Data collection strategies
Surveys are a common evaluation tool. Surveys allow organizations to collect data from many individuals in a structured way. There are many examples of surveys that evaluate features of the engagement process and some even include basic impact measures such as the Public and Patient Engagement Evaluation Tool (PPEET).
Case Example: Evaluating Patient Partnering at HQO
Health Quality Ontario (now Ontario Health, Quality Division) has evaluated their patient engagement efforts since 2015 using a modified version of the Public and Patient Engagement Evaluation Tool (PPEET). The survey is used with all patient partnering activities. Measures from the survey have been rolled up to be indicators within HQO’s corporate scorecard.
Interviews can be used by organizations to gather the experiences and insights of individuals involved in patient engagement processes (e.g., patient partners, staff, organization leaders) and of those who are being informed by the outputs of patient engagement initiatives (e.g., decision makers). Interviews allow you to gain in-depth information, from the perspective of the participants, organizers and/or end users, about the perceived impacts of patient engagement work. Consider both individual and group interviews - some individuals may prefer the group approach.
Case Example: Interviews with patient and family advisors within the Nova Scotia Health Authority
The Nova Scotia Health Authority (NSHA) wanted to understand the impact that their patient advisors were having throughout their programs in the province. To do so, they completed a series of key informant interviews with the staff running these programs asking a simple set of questions: 1. What did you want to learn? 2. What did you do? 3. What did you learn? 4. What did you do with the feedback? 5. Who did you tell?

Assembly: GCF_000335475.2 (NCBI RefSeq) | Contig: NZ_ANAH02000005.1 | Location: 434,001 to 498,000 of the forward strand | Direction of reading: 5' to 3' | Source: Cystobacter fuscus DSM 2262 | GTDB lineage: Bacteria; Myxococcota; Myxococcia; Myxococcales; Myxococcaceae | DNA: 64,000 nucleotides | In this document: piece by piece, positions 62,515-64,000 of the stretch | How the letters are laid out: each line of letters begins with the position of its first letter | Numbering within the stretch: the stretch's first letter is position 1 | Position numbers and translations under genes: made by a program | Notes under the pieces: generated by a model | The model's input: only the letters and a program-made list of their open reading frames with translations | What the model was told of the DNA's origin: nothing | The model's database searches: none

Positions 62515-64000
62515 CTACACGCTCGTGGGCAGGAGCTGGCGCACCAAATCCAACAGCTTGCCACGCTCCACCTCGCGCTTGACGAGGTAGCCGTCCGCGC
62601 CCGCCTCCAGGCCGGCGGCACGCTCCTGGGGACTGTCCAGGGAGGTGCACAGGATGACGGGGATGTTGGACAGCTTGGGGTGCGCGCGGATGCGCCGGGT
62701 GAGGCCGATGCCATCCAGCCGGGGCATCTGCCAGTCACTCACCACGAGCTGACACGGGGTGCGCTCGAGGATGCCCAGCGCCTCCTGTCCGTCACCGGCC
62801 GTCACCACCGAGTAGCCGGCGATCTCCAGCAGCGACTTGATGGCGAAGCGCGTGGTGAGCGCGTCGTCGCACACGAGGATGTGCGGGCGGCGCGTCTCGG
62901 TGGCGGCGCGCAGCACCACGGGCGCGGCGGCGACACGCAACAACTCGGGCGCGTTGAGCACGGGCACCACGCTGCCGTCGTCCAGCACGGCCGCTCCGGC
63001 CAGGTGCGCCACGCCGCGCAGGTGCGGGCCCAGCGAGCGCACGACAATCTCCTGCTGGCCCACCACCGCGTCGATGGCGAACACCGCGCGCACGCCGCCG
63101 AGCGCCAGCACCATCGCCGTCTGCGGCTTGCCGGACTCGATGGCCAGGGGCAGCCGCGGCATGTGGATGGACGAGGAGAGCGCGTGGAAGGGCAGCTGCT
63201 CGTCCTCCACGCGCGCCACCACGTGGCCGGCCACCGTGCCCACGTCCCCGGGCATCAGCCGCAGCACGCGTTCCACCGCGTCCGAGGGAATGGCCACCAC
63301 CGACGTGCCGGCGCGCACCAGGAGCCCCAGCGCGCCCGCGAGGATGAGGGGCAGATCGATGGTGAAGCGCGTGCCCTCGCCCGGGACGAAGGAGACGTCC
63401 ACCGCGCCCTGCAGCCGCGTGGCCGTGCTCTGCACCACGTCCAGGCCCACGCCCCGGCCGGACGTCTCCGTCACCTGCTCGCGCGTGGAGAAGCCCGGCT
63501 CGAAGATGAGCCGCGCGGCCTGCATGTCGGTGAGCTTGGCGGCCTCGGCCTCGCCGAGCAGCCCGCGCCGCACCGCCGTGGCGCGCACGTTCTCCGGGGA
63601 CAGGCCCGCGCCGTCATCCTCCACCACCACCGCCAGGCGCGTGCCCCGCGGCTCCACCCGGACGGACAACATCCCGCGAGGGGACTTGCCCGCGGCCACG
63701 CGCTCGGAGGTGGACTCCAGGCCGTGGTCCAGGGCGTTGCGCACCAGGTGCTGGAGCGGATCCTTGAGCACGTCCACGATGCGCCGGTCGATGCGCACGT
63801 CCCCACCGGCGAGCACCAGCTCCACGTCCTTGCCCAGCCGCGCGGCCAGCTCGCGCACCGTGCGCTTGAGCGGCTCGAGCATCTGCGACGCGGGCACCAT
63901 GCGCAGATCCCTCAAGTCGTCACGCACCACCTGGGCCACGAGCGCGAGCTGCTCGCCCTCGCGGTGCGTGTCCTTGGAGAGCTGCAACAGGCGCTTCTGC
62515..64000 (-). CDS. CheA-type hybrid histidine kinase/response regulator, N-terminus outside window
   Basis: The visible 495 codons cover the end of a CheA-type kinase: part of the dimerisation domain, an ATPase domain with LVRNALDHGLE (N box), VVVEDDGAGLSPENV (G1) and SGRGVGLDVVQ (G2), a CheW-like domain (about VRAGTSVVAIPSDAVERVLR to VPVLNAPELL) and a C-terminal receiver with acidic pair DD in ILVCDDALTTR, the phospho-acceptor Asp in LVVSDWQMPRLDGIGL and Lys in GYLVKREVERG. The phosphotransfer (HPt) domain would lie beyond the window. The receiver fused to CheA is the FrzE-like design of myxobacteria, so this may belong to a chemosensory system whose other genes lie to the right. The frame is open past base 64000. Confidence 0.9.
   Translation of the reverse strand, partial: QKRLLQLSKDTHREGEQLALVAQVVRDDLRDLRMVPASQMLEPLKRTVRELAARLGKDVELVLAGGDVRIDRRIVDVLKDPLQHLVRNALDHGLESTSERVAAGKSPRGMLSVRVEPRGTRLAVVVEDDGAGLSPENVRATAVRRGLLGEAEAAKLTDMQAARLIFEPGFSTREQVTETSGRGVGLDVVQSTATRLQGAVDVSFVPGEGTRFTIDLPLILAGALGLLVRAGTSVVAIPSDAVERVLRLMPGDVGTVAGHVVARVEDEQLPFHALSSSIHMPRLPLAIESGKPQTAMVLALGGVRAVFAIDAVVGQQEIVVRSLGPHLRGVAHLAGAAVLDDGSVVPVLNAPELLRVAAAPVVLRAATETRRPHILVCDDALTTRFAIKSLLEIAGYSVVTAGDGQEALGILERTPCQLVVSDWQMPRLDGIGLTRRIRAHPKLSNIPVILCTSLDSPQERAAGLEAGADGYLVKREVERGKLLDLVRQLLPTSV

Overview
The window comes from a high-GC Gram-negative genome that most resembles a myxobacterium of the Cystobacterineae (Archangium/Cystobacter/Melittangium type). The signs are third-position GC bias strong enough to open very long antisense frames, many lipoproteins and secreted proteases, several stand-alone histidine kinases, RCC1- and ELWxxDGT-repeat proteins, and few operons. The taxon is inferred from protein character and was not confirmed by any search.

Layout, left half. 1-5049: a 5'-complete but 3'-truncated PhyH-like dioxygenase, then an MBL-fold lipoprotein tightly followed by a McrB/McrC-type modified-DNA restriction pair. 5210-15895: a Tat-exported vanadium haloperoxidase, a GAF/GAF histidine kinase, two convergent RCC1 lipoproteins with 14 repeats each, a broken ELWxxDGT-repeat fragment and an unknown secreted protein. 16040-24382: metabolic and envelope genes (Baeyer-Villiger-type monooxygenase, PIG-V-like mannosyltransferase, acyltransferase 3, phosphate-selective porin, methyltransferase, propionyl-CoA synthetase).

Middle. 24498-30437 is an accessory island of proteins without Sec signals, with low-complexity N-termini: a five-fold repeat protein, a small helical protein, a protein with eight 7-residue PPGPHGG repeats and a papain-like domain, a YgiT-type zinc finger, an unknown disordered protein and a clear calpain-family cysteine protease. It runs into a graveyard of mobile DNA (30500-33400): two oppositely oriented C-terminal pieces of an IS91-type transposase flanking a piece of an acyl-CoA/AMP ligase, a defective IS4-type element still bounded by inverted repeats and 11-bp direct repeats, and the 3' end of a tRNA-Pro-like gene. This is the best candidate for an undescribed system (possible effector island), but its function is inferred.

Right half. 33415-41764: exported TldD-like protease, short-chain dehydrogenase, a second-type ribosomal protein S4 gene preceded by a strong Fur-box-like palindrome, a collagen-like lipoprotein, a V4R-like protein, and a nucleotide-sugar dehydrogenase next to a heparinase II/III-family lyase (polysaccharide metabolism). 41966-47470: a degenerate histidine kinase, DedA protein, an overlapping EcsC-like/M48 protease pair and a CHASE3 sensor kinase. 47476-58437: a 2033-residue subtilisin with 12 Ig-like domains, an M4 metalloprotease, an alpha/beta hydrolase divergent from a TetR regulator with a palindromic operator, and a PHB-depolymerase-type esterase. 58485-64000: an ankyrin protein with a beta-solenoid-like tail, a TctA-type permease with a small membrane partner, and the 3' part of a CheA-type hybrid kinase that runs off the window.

The ‘gold standard’ when it comes to evaluation evidence is to conduct a trial looking at how a project or activity unfolds with patient engagement and comparing this to how it unfolds without patient engagement or with different ‘doses’ of engagement. Trials are logistically complex and resource intensive, but can provide high-quality evidence about the effects of engaging patient, family and caregiver partners.
Case Example: Impact of patient engagement on health care improvement priorities
A cluster randomized trial was used in Quebec to understand the impact of patient engagement on the selection of health care improvement priorities by Health and Social Services Centres. Each centre was required to select priorities from a list of 37 indicators to be included in their accountability agreements. In all regions, baseline public priorities were determined. The centres were then randomized to the control or intervention groups. In the control groups experts determined the priorities with no knowledge of the public's perspectives. In the intervention groups, both public members and professionals worked together to select the priorities, and they received the results of the public consultation.
The two groups were compared to determine if there were differences in the priorities selected, and in the match between professional and public priorities. Public engagement in the process was found to increase the agreement between public and professional priorities by 41% and the public and professional members were able to find more common ground working together.
Boivin A, Lehoux P, Burgers J, Grol R. (2014). What Are the Key Ingredients for Effective Public Involvement in Health Care Improvement and Policy Decisions? A Randomized Trial Process Evaluation. The Milbank Quarterly, 92(2):319 – 350.